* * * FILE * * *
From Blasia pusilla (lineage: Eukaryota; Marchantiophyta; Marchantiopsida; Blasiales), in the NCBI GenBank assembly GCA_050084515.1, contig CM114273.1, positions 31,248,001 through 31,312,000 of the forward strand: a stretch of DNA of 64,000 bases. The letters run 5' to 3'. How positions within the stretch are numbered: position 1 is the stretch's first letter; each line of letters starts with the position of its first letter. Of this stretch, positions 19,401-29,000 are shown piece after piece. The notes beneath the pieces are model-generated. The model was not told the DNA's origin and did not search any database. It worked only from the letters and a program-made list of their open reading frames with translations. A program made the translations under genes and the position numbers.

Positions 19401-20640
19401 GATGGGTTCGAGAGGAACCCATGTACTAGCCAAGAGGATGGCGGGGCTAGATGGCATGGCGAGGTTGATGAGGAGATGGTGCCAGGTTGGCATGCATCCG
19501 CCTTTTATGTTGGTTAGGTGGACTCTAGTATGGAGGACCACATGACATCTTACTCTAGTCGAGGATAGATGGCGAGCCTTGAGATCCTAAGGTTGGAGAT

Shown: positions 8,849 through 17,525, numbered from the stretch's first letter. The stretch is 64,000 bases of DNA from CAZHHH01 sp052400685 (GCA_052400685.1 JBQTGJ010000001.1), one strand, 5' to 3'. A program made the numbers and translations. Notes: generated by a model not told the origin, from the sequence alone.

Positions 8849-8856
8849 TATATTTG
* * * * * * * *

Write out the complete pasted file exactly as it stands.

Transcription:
From Blasia pusilla (lineage: Eukaryota; Marchantiophyta; Marchantiopsida; Blasiales), in the NCBI GenBank assembly GCA_050084515.1, contig CM114273.1, positions 31,248,001 through 31,312,000 of the forward strand: a stretch of DNA of 64,000 bases. The letters run 5' to 3'. How positions within the stretch are numbered: position 1 is the stretch's first letter; each line of letters starts with the position of its first letter. Of this stretch, positions 19,401-29,000 are shown piece after piece. The notes beneath the pieces are model-generated. The model was not told the DNA's origin and did not search any database. It worked only from the letters and a program-made list of their open reading frames with translations. A program made the translations under genes and the position numbers.

Positions 19401-20640
19401 GATGGGTTCGAGAGGAACCCATGTACTAGCCAAGAGGATGGCGGGGCTAGATGGCATGGCGAGGTTGATGAGGAGATGGTGCCAGGTTGGCATGCATCCG
19501 CCTTTTATGTTGGTTAGGTGGACTCTAGTATGGAGGACCACATGACATCTTACTCTAGTCGAGGATAGATGGCGAGCCTTGAGATCCTAAGGTTGGAGAT

Shown: positions 8,849 through 17,525, numbered from the stretch's first letter. The stretch is 64,000 bases of DNA from CAZHHH01 sp052400685 (GCA_052400685.1 JBQTGJ010000001.1), one strand, 5' to 3'. A program made the numbers and translations. Notes: generated by a model not told the origin, from the sequence alone.

Positions 8849-8856
8849 TATATTTG